Why Mumbai Remains Clueless About the Maharashtra Bandh


Why Mumbai Remains Clueless About the Maharashtra Bandh

Illustration: Akshita Monga

On Tuesday morning, as the residents of Mumbai woke up to a gloomy sky and with renewed determination to procrastinate the day away, the Maratha Kranti Morcha led protests in several parts of Maharashtra over the Maratha reservation issue. They also called for a state-wide bandh after the death of a young protestor, who committed suicide in Aurangabad last night. Staying true to their famed spirit, Mumbaikars on their part remained completely unfazed by the protest, prioritising instead Salman Khan’s first look from Bharat.

I’m certain, the only way Mumbaikars will ever care about a bandh is if protesters launch an attack on their two most fundamental rights: Swiggy and Uber.

This is how I imagine millennial lives would unfold had they’d been forced to be affected by the Maharashtra bandh:

I enter an office full of people moaning about the bandh because they couldn’t order in their vegan salad. The shock in their eyes is palpable. It is almost as if they’d been told Skynet had become self-aware and is about to launch nukes. Everything they hold dear is about to burn away in a nuclear firestorm.

In addition to no Swiggy, there is no Uber (or it is operating at a surge level that would put a dam to shame). And along with no Uber, there are no… gasp… cigarettes! All the sutta and chai stands in and around office areas are shuttered and the colleagues you once called chainsmokers behind their backs, become your messiahs, preaching the message of peace, love, and nicotine. The stimulant is the order of the day for those who lived far, far away, thanks to stresses brought on by Google Maps which confirmed their worst fears of being stuck in office with news of blocked highways and redirected traffic. Spending a night among colleagues is the last thing they want out of their careers.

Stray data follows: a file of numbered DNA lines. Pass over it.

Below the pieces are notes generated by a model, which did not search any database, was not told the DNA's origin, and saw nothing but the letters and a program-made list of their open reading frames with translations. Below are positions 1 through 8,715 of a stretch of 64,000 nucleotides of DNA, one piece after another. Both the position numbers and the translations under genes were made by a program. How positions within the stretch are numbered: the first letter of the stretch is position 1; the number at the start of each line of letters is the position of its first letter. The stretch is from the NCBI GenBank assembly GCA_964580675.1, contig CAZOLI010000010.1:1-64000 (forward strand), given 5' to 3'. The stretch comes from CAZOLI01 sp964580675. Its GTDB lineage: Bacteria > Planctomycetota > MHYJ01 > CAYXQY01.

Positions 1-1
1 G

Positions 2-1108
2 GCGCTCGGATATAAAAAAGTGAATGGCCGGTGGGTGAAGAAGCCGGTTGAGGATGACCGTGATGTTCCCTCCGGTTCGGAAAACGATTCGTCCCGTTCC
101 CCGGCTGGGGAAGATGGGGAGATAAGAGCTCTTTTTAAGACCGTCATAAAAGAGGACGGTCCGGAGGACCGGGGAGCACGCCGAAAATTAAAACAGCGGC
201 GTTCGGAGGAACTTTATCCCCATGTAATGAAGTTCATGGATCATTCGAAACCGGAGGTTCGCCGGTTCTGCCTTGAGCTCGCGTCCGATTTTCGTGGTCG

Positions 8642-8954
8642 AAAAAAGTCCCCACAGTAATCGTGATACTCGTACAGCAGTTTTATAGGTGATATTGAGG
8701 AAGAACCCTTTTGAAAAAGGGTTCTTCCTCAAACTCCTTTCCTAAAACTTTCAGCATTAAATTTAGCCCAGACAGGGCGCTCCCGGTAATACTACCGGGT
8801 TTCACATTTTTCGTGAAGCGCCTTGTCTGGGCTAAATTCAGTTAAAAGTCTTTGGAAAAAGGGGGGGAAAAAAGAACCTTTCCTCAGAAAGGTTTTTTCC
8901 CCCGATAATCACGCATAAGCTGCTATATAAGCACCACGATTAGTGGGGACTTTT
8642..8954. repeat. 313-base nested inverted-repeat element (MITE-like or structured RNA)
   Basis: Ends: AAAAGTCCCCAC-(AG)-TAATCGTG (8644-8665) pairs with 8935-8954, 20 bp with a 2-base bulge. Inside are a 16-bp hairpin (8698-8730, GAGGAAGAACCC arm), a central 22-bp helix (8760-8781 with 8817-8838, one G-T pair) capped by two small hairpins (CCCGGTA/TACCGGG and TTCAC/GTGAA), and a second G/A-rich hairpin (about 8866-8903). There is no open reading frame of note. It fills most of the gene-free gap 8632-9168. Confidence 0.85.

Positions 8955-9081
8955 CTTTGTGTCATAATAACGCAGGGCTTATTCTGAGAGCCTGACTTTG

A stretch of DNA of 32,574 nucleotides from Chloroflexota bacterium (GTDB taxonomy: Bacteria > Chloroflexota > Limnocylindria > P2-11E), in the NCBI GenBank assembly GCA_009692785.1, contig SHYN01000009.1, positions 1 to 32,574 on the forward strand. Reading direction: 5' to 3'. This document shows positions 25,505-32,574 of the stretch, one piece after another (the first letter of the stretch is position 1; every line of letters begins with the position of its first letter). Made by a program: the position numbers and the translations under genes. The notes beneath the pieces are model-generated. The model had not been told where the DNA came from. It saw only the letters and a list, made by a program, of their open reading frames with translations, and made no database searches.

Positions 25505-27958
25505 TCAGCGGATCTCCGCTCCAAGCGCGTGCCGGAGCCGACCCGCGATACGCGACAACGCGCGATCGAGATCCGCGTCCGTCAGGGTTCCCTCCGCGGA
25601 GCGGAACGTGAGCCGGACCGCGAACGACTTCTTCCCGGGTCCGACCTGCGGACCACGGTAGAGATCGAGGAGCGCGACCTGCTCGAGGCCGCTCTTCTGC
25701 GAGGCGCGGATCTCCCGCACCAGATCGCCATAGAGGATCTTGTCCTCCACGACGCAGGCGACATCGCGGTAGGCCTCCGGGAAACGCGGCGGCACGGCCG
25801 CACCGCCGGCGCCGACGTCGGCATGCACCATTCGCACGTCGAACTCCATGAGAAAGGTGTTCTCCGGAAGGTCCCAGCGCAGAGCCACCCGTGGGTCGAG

Fortunately, the protests occur at a time when everyone’s collective bank accounts are flush with annual bonuses, and even 10x surges on Uber is no biggie and the bandh comes and goes without much brouhaha. Because at the end of the day, four hours later to be exact, when the dust has settled , life returns to normalcy. Swiggy is summoned, the day’s work log has been cleared, and pictures with hashtags like #bandhsurvivor are being uploaded to the ’gram. I guess millennial problems are just like their relationships: Over before they even begin.